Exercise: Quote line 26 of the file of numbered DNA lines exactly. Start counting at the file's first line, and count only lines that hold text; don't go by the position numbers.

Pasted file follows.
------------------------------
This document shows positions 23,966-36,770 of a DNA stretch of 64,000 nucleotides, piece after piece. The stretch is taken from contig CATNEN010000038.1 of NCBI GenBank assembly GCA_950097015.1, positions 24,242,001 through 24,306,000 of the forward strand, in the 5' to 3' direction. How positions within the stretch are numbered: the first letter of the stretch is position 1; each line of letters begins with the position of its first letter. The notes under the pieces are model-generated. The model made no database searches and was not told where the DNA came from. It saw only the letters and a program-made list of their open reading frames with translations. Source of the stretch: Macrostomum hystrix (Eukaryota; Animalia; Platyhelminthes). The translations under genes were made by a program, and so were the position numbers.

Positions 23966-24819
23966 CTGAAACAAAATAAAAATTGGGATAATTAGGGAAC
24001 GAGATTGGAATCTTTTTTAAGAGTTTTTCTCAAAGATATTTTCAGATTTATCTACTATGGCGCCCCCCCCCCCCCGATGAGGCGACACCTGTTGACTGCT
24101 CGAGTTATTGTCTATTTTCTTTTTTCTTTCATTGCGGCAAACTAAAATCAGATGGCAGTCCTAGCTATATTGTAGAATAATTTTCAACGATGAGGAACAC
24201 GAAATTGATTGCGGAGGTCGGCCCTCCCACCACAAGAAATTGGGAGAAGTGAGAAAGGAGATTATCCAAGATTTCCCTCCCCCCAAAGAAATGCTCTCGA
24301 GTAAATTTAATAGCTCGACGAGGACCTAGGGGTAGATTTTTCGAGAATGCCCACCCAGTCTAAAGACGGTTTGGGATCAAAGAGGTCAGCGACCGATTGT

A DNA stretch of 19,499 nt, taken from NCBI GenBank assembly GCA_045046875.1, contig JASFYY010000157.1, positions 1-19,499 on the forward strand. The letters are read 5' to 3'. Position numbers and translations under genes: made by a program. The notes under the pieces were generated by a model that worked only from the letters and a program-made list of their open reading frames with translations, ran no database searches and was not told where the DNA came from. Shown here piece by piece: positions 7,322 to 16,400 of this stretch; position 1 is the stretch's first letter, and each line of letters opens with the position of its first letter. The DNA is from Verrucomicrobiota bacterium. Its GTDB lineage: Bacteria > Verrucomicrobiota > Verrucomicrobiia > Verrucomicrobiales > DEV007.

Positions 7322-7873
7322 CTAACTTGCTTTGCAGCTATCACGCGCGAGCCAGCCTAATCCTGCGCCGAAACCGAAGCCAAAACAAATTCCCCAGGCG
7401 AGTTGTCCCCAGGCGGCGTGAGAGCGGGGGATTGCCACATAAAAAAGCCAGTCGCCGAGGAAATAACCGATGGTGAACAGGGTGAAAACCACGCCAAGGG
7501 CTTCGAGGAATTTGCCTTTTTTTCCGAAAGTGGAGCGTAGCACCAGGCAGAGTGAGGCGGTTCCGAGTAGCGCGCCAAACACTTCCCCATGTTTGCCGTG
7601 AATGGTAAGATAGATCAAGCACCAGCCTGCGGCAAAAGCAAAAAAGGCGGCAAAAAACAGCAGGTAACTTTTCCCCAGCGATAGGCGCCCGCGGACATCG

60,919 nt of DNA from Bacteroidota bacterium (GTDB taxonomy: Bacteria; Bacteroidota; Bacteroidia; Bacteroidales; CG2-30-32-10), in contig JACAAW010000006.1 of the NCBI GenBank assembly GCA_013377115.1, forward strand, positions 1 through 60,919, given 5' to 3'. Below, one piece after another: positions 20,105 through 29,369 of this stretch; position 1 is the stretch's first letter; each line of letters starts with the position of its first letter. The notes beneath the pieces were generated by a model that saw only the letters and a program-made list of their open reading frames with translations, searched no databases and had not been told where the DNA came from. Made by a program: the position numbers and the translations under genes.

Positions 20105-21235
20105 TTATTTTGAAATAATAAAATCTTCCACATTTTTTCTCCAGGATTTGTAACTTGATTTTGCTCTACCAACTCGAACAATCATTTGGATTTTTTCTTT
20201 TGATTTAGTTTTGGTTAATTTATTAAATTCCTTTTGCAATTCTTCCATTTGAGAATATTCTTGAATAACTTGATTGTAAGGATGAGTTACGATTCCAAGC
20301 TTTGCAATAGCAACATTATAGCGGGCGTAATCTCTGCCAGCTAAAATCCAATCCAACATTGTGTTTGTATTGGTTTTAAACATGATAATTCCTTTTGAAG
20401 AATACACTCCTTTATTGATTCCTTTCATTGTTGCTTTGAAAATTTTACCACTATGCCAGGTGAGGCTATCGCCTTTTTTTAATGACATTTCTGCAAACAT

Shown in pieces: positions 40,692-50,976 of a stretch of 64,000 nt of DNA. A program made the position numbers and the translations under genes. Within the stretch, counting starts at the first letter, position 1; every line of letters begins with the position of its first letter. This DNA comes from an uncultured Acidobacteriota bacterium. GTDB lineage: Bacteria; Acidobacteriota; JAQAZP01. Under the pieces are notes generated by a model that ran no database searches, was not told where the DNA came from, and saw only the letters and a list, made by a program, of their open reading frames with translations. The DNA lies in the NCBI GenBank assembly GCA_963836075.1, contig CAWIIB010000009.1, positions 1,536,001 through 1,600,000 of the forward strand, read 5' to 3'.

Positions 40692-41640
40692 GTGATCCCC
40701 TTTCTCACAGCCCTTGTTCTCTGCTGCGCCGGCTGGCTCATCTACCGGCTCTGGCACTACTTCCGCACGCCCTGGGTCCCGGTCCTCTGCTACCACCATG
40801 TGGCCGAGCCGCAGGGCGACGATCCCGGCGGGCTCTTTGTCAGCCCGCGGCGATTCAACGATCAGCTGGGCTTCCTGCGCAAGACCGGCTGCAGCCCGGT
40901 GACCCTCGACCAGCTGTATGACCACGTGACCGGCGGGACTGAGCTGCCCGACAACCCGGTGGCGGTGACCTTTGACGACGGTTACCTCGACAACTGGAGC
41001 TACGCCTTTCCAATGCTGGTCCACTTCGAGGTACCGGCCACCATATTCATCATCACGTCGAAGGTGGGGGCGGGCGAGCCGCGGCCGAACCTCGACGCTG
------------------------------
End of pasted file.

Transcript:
41001 TACGCCTTTCCAATGCTGGTCCACTTCGAGGTACCGGCCACCATATTCATCATCACGTCGAAGGTGGGGGCGGGCGAGCCGCGGCCGAACCTCGACGCTG